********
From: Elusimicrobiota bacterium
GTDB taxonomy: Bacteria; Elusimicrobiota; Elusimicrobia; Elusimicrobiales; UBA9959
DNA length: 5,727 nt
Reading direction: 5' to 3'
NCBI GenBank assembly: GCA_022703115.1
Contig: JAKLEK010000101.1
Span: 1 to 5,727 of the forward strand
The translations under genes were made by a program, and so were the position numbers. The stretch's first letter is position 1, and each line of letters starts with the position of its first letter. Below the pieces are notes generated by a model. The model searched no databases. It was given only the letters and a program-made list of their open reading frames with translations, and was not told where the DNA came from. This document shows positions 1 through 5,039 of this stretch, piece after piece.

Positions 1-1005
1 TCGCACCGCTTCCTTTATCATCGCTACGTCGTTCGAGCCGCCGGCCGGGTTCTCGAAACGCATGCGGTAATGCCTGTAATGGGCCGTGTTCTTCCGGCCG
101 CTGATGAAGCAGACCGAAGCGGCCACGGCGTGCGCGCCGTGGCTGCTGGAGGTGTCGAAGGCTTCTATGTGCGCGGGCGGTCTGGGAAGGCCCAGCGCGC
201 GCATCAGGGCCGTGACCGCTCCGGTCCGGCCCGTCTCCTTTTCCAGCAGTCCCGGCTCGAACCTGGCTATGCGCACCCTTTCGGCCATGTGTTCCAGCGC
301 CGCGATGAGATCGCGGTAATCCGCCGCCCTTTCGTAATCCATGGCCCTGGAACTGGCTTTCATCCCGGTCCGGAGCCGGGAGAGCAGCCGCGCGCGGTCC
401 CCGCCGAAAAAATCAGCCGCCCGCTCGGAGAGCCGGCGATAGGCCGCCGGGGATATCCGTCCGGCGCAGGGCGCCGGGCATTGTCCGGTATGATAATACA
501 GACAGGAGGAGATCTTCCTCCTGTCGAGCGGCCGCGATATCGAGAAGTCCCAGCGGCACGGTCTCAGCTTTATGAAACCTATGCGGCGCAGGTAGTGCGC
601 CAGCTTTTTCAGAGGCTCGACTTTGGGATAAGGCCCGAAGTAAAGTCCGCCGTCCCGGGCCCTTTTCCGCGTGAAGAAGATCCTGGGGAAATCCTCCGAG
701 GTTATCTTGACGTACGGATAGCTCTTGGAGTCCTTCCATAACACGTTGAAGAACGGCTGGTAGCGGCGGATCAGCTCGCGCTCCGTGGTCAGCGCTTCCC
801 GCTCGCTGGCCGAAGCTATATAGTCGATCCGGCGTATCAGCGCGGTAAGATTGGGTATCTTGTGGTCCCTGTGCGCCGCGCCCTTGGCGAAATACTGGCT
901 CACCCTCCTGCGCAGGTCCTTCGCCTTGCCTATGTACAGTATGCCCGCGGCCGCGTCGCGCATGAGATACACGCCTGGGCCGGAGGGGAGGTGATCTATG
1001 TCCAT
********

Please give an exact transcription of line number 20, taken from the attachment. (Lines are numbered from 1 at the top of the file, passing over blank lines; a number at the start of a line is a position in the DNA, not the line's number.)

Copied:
1001 TCCAT